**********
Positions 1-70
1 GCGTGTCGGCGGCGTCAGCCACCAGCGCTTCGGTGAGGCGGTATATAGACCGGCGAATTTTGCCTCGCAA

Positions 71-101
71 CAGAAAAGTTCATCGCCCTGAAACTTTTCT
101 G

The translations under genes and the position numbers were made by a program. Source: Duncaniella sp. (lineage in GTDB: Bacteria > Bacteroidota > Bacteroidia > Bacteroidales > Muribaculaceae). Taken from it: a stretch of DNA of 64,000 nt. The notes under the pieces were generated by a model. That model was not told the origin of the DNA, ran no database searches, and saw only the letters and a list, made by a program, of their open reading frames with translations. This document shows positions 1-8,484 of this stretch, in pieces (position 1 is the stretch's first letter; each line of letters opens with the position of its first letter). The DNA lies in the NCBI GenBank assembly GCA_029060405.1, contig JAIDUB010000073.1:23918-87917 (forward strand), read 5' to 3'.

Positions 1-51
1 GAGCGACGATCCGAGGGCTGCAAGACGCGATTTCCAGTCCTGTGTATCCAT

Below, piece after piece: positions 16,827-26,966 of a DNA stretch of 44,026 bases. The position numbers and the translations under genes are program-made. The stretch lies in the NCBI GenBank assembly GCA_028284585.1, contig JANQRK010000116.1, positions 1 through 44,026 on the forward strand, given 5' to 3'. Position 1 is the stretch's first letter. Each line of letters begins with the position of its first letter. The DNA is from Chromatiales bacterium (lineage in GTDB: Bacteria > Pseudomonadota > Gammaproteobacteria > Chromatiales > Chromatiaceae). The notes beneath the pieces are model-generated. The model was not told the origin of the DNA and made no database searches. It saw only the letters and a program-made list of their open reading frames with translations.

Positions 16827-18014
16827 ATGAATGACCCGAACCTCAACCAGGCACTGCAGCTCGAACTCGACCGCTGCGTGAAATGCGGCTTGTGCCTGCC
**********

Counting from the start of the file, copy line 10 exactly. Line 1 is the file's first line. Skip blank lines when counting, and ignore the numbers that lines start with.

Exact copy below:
Positions 16827-18014